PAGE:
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I began a temporary (three to four month) membership a few weeks ago in order to gain more access to some of their information. So I went on their forums, typed out my question complete with all the requisites stated in the Forum Guidelines, and hoping desperately. Only 31 minutes later my dreams were answered.

An NAWCC member to whom I am very grateful sent me the following advice. I would like to attribute the quote more accurately but I do not know this person’s name and I don’t know if they want their NAWCC handle shared. Perhaps I will send them this blog, though I don’t wish to spam them. The advice is below:

“The pins have to be steel, and MUST be EXACTLY the original diameter. Pivot wire works fine, and all supply houses have it. Piano wire is also fine. You could punch out the remaining piece of steel, then solder the new piece into the hole. Staking it in would be better, but solder will hold it fine if it’s tight to start with.”

There you have it folks. No one else has responded but my friendly NAWCC member seems to know what they’re talking about. I sent a few follow-up questions hoping that they hadn’t signed off yet, and was quickly rewarded. I wanted to know if they thought this was a common problem, and if they had a suggestion for punching out the remaining bit of steel. Here is the response:

“Just sharpen a small piece of steel (maybe the shank of a small drill bit) and tap it out. I don’t think it’s a common problem. You just have to handle those tiny hardened steel parts carefully. Tiny pivots too! You could also sharpen one end of the new pallet too, and tap it firmly into the hole …. but the hole would have to be smaller than the diameter of the wire. You probably should tap it out from the short side (before it broke).”

Compared to my current attempt (see below), I really think this horologist is onto something.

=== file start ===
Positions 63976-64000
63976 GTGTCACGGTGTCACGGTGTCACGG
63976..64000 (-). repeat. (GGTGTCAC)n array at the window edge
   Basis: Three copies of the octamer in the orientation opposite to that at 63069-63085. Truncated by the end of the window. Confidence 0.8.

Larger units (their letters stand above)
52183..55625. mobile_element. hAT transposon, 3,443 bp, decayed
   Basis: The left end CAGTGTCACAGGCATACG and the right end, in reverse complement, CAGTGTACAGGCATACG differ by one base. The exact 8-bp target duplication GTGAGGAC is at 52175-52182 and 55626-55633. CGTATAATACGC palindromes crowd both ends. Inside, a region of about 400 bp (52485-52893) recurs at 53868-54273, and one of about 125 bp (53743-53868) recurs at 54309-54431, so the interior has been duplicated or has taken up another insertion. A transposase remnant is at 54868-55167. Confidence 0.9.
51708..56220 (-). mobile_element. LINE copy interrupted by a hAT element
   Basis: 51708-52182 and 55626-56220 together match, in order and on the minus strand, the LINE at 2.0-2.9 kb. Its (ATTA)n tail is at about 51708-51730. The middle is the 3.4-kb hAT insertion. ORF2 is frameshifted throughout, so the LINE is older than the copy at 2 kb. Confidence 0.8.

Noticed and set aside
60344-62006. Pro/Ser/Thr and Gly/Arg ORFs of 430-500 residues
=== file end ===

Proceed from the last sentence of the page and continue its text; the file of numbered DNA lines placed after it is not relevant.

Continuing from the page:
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This is a more physical hands-on problem than I have faced in the past. It’s not that I don’t have machine shop training – I do – I just haven’t had to do much with drill bits or piano wire in the past couple of years. This will be an interesting test of my self-confidence, I think. I know, deep down, that I have all these skills. The questions is whether I can walk into Home Depot or Lowe’s without looking like a lost sheep. And whether I’ll be brave enough to spend an afternoon on a project that I have some doubts about. I hear similar things from other girls in engineering. I know this is generalizing, but many girls lack some basic repair skills (how to use a drill, different saws, a dremel, etc.) and I think it is partially because we are just less likely to be taught it, whereas boys are more likely. Not that every male I know can use a drill, let alone a hammer.

Enough of that tangent. Let it be known that tomorrow, or as soon as I can fit it in, I head to the nearest supply store where I can make the necessary purchases, and then hopefully I will be fixing this clock shortly. I want to start on this one before I try to solve the exact same problem on the Ansonia, since the Ansonia is a much nicer clock (probably).

My Currently-Working-On List:

  • The Ansonia clock
  • The Narco clock (this has the same problem too!)
  • The Shanghai 555 clock which needs some work on the escapement and pendulum.

My Coming-Up List:

  • The minute hand fell off my Lux Bluebird Pendulette Clock! Talk about a headache I didn’t need. And it was working perfectly too! Thinking positive:  The hands were/are ugly. They were steel painted white with the white paint mostly chipped off. I plan to cut new hands for this clock, but there’s no rush.
  • Date Night! I have a gorgeous clock planned, owned by my lovely Aunt Julie in Wisconsin. After I bug her about some questions I will be writing up the details of that clock.
  • A clock in a dreamcatcher for my friend Kristen. I offered her a clock and this was her request. I plan to deliver, in style.
  • A secret research (not fixing) project that may take up a few Date Nights. I’m really really excited about it though. If you want a look at it and live in Maplewood, just drive down Parker Avenue 😛 I’m pretty sure it’s number 17?
  •  A ton of broken and/or malfunctioning clocks that are currently taking up space in my TV room.

 

Thanks for reading, friends! I’ll let you know how my project with the pins on the anchor goes, and hopefully I’ll have lots of good pictures for you. Below, check out what I accidentally did with super duper duper glue while trying to glue a new pin onto the anchor of the balance wheel escapement this evening. Ultimately one of my metal files had to get involved…

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Sources:

http://mb.nawcc.org/showthread.php?136151-Amateur-Hobbyist-Struggling-with-pins-breaking-on-Balance-Wheel-Anchors